It is, no doubt, necessary to ensure that the contesting parties do not hand in faulty nomination papers. To ensure accuracy, a system of substantial fines for minor errors would be more appropriate without outright rejection. The only matters going before courts should be matters that are serious enough to be dealt with by courts. This practice of rejecting nominations lists has given rise to a culture of opponents trying to use this means to knock out the other side even before the contest begins by raising piddling issues in the paperwork submitted. The Elections Commission will have to decide whether they are running elections or a fill-in-the-blanks contest. Prof. Hoole a member of the Elections Commission himself has likened the attitude of Elections Commission officials to the little boy who was told by his mother to wear a particular shirt to school and the latter had gone to school wearing only that shirt because he had not been specifically told to wear trousers.

Elections officers would need to be reminded that their duty is to hold elections, and that the nomination paper is what enables people to contest those elections and that they should never be rejected without a good cause. Given the fact that this time the system of election has been changed completely, there should have been greater leeway given to correct minor errors in the paperwork without rejecting them outright.

One Response to “Priorities of the Elections Commission: Stymying people’s sovereignty through bureaucratic nitpicking”

  1. Ananda-USA Says:

    The upcoming Local Government Elections in February, 2018, will indeed serve as a Janamatha Vicharanaya or REFERENDUM on Public Opinion. It is of ENORMOUS SIGNIFICANCE to our country for the reasons I give below.

    If the Sri Lanka Podujana Peramuna (SLPP) demonstrates overwhelming strength at this Election, it will encourage the President Maithripala Sirisena and his SLFP faction to JETTISON the UNP now and join the SLPP to face the UNP as a formidable RECONSTITUTED SLFP inat the GEneral Election in 2020.

    In that case, as the Governing Party, the recombined SLPP-SLFP will be sure to win in 2020, ushering in a STABLE GOVERNMENT that will be able to PRESERVE the interests of the Patriotic Sinhala Buddhist Forces of our Motherland.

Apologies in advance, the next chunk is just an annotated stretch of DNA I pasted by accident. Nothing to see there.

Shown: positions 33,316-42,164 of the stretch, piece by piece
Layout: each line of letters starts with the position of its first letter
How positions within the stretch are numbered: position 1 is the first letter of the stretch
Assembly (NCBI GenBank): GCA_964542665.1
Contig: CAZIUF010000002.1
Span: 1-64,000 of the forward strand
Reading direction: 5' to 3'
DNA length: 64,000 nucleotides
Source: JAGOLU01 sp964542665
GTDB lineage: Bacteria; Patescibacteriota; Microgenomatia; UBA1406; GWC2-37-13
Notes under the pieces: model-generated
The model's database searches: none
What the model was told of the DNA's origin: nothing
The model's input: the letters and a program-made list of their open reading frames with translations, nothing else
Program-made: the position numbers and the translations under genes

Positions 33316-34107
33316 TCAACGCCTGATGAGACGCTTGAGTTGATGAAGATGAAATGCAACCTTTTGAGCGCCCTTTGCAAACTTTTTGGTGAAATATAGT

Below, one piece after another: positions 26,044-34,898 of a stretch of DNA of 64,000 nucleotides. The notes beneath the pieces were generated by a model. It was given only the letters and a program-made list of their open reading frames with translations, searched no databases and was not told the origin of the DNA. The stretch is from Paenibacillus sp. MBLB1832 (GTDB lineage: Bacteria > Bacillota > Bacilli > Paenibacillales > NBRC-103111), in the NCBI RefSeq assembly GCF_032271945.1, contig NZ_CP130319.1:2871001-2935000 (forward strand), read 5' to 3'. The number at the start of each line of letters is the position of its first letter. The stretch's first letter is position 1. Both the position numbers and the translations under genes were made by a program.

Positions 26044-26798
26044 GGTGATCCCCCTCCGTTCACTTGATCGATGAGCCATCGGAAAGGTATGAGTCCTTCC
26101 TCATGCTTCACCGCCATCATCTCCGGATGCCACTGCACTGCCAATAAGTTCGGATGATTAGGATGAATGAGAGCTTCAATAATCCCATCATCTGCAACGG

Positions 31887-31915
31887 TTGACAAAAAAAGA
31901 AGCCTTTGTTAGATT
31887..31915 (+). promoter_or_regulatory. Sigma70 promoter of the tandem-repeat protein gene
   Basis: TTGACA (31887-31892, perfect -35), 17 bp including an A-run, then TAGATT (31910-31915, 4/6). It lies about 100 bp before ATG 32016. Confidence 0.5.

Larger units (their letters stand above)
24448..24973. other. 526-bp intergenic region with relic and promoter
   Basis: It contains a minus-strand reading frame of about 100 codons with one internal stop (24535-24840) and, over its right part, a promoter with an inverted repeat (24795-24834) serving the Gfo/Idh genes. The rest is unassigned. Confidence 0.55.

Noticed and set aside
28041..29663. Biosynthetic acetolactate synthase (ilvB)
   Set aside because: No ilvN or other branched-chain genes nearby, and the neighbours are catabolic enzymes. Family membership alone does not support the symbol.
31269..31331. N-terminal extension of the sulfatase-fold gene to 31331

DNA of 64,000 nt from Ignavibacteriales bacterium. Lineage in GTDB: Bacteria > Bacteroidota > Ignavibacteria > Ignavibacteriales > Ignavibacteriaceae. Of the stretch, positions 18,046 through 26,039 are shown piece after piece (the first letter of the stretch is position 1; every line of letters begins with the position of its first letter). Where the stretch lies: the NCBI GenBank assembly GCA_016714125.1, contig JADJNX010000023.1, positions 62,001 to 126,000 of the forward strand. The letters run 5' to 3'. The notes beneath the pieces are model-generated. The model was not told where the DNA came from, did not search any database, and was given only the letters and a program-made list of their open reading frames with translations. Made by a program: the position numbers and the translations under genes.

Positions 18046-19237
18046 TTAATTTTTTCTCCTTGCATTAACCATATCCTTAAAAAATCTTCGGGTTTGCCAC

If the Podujana Peramuna (SLPP) fails to achieve an overwhelming majority in February, 2018 Maithreepala Sirisena may decide to keep the SLFP-UNP coalition going until the Presidential Election in 2020 for his personal survival in the hope that UNP mis-steps and various commissions appointed by him to probe UNP misdeeds will weaken the UNP sufficiently at the hustings in 2020 for the SLFP to maintain its hold on the Parliament in 2020, and the Presidency in 2021.

    In the latter case, the UNP will use the remaining 2.5 years until the General Election in 2020 to weaken the Presidency and the SLPP. In particular, it will do its UTMOST to introduce a NEW CONSTITUTION that GUTS Sri Lanka’s Sovereignty imposing a Federal System of Government on a PROSTRATE Sri Lanka, SELL to foreigners and/or PRIVATIZE as many STATE INSTITUTIONS and ASSETS as possible, implement the ETCA agreement with India, stock its Party coffers with STOLEN STATE FUNDS and STASH as much money ABROAD for its leaders to serve as GOLDEN PARACHUTES for the INEVITABLE and possibly VERY VIOLENT fall of the UNP government, and put as many as possible of its political opponents in prison to weaken and destroy the opposition.

    In a NUTSHELL, the STAKE in this Election is ENORMOUS: an OVERWHELMING VICTORY for the Podujana Peramuna (SLPP) in the Local Government Election in February, 2018 is ESSENTIAL and CRITICAL to OUST the current Yamapalanaya EARLY to PRESERVE PEACE, SECURITY and GOOD HEALTH of our country until 2020 and BEYOND!